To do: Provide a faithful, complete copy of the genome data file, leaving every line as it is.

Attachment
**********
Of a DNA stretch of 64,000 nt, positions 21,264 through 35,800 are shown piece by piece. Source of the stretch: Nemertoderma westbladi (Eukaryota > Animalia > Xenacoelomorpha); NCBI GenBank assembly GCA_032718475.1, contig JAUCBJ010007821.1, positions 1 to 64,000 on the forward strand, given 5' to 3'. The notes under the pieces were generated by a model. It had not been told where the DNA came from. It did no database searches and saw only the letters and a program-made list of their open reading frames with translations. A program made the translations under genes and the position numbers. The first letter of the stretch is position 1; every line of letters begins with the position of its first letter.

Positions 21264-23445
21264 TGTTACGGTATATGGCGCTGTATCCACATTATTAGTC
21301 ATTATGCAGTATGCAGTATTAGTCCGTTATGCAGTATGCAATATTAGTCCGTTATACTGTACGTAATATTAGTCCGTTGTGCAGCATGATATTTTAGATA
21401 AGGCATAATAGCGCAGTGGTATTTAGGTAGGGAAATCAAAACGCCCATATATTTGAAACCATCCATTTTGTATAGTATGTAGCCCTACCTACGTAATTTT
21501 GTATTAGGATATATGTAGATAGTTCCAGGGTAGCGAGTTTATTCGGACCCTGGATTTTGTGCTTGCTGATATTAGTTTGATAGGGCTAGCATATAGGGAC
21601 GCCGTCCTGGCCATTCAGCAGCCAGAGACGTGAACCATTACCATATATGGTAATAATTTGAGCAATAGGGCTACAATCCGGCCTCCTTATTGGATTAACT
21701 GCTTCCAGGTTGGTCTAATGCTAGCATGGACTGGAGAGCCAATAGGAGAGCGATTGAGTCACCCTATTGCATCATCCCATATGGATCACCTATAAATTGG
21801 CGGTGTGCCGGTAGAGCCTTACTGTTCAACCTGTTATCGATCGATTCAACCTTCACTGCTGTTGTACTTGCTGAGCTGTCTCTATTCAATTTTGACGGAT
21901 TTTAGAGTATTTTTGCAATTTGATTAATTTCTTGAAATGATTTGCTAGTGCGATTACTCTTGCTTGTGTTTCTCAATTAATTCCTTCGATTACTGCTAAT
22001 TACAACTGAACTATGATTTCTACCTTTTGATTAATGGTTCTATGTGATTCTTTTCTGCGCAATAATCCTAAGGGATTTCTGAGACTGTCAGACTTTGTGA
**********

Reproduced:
Of a DNA stretch of 64,000 nt, positions 21,264 through 35,800 are shown piece by piece. Source of the stretch: Nemertoderma westbladi (Eukaryota > Animalia > Xenacoelomorpha); NCBI GenBank assembly GCA_032718475.1, contig JAUCBJ010007821.1, positions 1 to 64,000 on the forward strand, given 5' to 3'. The notes under the pieces were generated by a model. It had not been told where the DNA came from. It did no database searches and saw only the letters and a program-made list of their open reading frames with translations. A program made the translations under genes and the position numbers. The first letter of the stretch is position 1; every line of letters begins with the position of its first letter.

Positions 21264-23445
21264 TGTTACGGTATATGGCGCTGTATCCACATTATTAGTC
21301 ATTATGCAGTATGCAGTATTAGTCCGTTATGCAGTATGCAATATTAGTCCGTTATACTGTACGTAATATTAGTCCGTTGTGCAGCATGATATTTTAGATA
21401 AGGCATAATAGCGCAGTGGTATTTAGGTAGGGAAATCAAAACGCCCATATATTTGAAACCATCCATTTTGTATAGTATGTAGCCCTACCTACGTAATTTT
21501 GTATTAGGATATATGTAGATAGTTCCAGGGTAGCGAGTTTATTCGGACCCTGGATTTTGTGCTTGCTGATATTAGTTTGATAGGGCTAGCATATAGGGAC
21601 GCCGTCCTGGCCATTCAGCAGCCAGAGACGTGAACCATTACCATATATGGTAATAATTTGAGCAATAGGGCTACAATCCGGCCTCCTTATTGGATTAACT
21701 GCTTCCAGGTTGGTCTAATGCTAGCATGGACTGGAGAGCCAATAGGAGAGCGATTGAGTCACCCTATTGCATCATCCCATATGGATCACCTATAAATTGG
21801 CGGTGTGCCGGTAGAGCCTTACTGTTCAACCTGTTATCGATCGATTCAACCTTCACTGCTGTTGTACTTGCTGAGCTGTCTCTATTCAATTTTGACGGAT
21901 TTTAGAGTATTTTTGCAATTTGATTAATTTCTTGAAATGATTTGCTAGTGCGATTACTCTTGCTTGTGTTTCTCAATTAATTCCTTCGATTACTGCTAAT
22001 TACAACTGAACTATGATTTCTACCTTTTGATTAATGGTTCTATGTGATTCTTTTCTGCGCAATAATCCTAAGGGATTTCTGAGACTGTCAGACTTTGTGA